Free EBooks



I learned to embroider my knits!

May 3, 2011

This past weekend I attended a knitting retreat in the mountains of North Carolina. Two and a half days with about 40 other knitters, good food, and the cool little town of Blowing Rock. I gave a talk on Saturday night about my book, Knitting Plus, took some classes, and enjoyed hours sitting outside and knitting with some really funny people. I also participated in a speed knitting contest but did not win! The winner knitted 5 rows (of 50 stitches) in 4 minutes. Though I’m fast, we concluded that my throwing just could not compete with the winner’s picking, when it comes to speed. Oh well.

I took two classes with Mercedes Tarasovich-Clark, who is also a frequent Knitscene designer. I learned about embroidering on knits and how to do two-color brioche in the round. Check out my swatches.

I’m super excited about the embroidery. It was easy once I really understood the stitches—I’ve never been confident in my interpretation of written embroidery instructions; seeing someone demonstrate it in real life is such a help. I really liked working chain stitch embroidery--the quick movement makes such a neat little stitch, and you can angle the stitches any which way over knitted fabric. Perfecting curved lines will take some practice, but it's such a neat option for making rounded shapes, which is nearly impossible to do in knitting itself, with its gridlike structure.

Chain Stitch Embroidery on Knitted Fabric

Bring threaded needle out from back to front at center of a knitted stitch.
Form a short loop and insert needle back where it came out.
Keeping the loop under the needle, bring needle back out in center of next stitch to the right.


Mercedes brought along the Bonita Shirt to show the class, a project from Interweave Knits Summer 2006. This is such a cute top and the backstitch embroidery makes it pop, gives the crisp white fabric such a summery, folky feel. An oldie but goodie that I’d love to find time to knit this year—we’ll see how soon I wrap up Fireside. 

Maryland Sheep and Wool is coming up this weekend. Who’s going? Knitscene assistant editor and blogger Amy will be there, so hopefully she’ll have a report for us next week.  Since the spring semester is over down here, I’m looking forward to a relaxing weekend with my partner— a doctoral student coming off a particularly brutal year. And it’s Mother Day on Sunday, don’t forget!

We go to press on Fall Knitscene June 1, so I better get back to it. Enjoy some spring weather while it lasts—here in the south it will be summer any minute.





Featured Products

Knitting Plus Mastering Fit + Plus-Size Style + 15 Projects

Availability: Out Of Stock
Was: $24.95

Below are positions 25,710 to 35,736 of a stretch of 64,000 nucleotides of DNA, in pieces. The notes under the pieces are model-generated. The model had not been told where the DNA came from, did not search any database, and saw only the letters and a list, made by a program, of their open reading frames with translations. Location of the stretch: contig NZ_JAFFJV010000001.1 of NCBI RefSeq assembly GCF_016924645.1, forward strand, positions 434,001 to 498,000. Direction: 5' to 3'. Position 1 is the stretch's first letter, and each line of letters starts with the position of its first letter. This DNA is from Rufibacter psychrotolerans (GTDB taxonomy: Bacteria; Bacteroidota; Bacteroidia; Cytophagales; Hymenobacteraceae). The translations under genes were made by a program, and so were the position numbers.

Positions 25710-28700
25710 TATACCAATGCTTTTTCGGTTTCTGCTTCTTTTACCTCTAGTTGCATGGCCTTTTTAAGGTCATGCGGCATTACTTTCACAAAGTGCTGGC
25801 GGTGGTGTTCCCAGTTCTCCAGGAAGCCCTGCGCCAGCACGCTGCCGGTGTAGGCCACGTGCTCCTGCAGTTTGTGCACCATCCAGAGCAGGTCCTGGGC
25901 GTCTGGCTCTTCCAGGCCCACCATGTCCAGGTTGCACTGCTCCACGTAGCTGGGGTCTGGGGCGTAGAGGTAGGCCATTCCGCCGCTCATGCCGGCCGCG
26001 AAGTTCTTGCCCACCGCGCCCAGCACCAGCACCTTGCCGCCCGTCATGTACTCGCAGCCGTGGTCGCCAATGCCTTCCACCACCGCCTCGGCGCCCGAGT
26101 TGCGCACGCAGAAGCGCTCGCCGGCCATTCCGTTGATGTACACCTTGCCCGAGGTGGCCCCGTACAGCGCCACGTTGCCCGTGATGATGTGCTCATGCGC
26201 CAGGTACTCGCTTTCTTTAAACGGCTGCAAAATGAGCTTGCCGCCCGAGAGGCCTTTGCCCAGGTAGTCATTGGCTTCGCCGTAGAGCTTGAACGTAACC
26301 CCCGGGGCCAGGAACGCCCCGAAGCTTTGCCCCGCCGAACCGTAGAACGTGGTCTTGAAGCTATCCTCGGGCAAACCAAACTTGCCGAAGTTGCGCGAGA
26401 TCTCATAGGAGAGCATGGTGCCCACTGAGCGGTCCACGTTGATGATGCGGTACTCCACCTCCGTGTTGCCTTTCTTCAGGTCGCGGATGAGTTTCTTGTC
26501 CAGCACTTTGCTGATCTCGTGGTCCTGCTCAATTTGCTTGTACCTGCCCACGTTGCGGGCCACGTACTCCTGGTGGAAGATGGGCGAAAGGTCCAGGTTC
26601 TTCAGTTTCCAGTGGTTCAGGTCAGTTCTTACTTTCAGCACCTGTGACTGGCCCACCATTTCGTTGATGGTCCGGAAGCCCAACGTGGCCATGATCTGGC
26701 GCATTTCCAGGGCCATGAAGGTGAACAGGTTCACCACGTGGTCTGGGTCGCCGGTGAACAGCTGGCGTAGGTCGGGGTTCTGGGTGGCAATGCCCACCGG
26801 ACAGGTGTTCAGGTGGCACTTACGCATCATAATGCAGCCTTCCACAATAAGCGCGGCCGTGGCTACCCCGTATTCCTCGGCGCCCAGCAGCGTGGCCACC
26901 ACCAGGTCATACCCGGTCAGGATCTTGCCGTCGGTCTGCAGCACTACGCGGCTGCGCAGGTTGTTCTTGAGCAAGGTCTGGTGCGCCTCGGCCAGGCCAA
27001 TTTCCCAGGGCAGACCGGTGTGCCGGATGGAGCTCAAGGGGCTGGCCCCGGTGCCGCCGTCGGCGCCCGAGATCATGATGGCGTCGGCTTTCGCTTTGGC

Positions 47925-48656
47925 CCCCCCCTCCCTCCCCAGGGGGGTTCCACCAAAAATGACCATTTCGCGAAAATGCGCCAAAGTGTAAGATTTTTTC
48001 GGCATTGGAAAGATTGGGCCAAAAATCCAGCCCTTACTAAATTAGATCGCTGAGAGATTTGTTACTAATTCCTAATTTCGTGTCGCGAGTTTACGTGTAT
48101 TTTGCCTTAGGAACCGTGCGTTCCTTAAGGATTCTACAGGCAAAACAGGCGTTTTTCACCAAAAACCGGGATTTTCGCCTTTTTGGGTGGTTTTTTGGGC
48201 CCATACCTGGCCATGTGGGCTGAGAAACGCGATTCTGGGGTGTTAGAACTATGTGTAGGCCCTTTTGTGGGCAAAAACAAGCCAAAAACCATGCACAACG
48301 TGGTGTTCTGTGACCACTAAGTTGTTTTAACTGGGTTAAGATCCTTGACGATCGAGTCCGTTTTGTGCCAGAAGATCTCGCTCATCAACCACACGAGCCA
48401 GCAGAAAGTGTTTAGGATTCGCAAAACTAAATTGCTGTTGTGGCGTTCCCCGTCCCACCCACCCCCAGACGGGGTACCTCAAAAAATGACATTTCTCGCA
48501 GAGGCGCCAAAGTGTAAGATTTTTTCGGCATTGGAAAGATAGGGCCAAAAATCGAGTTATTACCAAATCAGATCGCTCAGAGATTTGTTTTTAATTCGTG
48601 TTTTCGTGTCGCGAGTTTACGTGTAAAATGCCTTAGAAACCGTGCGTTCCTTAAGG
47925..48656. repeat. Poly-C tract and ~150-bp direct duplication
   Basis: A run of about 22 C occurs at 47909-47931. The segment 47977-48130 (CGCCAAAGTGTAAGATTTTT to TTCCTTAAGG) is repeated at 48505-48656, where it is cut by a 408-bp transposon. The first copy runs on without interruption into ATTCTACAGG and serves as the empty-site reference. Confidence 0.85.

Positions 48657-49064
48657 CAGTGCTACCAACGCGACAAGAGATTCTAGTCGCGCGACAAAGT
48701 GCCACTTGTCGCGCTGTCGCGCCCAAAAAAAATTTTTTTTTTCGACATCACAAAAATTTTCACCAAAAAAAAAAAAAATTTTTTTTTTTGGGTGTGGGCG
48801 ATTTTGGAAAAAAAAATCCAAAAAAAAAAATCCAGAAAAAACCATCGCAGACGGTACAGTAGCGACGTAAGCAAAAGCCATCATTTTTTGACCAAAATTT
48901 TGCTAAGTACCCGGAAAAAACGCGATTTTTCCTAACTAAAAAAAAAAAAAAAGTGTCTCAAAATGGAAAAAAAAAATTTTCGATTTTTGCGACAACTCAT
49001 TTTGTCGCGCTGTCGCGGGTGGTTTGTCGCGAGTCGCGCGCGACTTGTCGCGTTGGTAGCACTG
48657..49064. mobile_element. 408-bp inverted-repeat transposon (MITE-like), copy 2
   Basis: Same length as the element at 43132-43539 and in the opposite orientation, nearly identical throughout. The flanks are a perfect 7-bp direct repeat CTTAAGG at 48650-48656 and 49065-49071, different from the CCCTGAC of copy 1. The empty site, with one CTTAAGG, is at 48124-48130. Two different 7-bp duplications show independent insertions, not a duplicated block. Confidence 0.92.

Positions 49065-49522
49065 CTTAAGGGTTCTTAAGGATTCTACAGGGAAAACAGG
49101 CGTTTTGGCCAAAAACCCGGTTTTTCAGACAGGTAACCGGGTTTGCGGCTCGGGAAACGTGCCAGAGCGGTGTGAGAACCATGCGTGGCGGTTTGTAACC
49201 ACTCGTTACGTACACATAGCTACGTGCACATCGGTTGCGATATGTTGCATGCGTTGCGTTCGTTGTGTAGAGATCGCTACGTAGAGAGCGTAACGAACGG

Sale: $4.38


Knitting Plus is the must-have manual for plus-sized sweater construction and knitwear design. With this playful guide, you'll learn how to design wearable, tailor-made sweaters that have that perfect custom fit.


Bonita Shirt Knitting Pattern

Availability: In Stock
Price: $5.50


Simple embroidery sparks a classic lace top.


Related Posts
+ Add a comment


LisaShroyer wrote
on May 9, 2011 12:46 PM

Hi Elizabeth, I agree that using a crochet hook for chain stitch is faster. When I was learning, however, I found it easier to start with a tapestry needle, until i understood what was happening and how to control my placement and the evenness of the stitches.

on May 9, 2011 11:29 AM

Why would you use a sewing needle to chain-stitch on knits? Crocheting a chain stitch is SO much faster, you can do it from a skein of yarn instead of cutting lengths of yarn, and it doesn't feel so traumatic if you have to rip back a little to tweak it.

on May 8, 2011 7:12 PM

MarieM@15, look on Ravelry for the Knit-A-Way group: we have a knitting retreat in Little Switzerland each September.

on May 8, 2011 7:11 PM

MarieM@15, look on Ravelry for the Knit-A-Way group: we have a knitting retreat in Little Switzerland each September.

MarieM@15 wrote
on May 7, 2011 5:47 AM

I enjoyed reading about Lisa Shroyer's experiences at the kniting retreat in Blowing Rock.  I live in North Carolina and would love to participate in a knitting retreat.

Is there any information you can give me about knitting retreats in North Carolina

and / or other places?

Thank you so much and Lisa, thank you for sharing - i enjoyed seeing your embroidery on your knit pieces.

Marie Moore

LisaShroyer wrote
on May 3, 2011 1:26 PM

Oh, and if you're looking for an immersive knitting event--with classes on brioche and embellishment--check out the course listings for Interweave Knitting Lab, which were just recently posted:

on May 3, 2011 11:36 AM

I need to learn how to embroider...or relearn what I know from earlier years to finish up a 1930s cardigan from the Stitch in Time, 1970s version.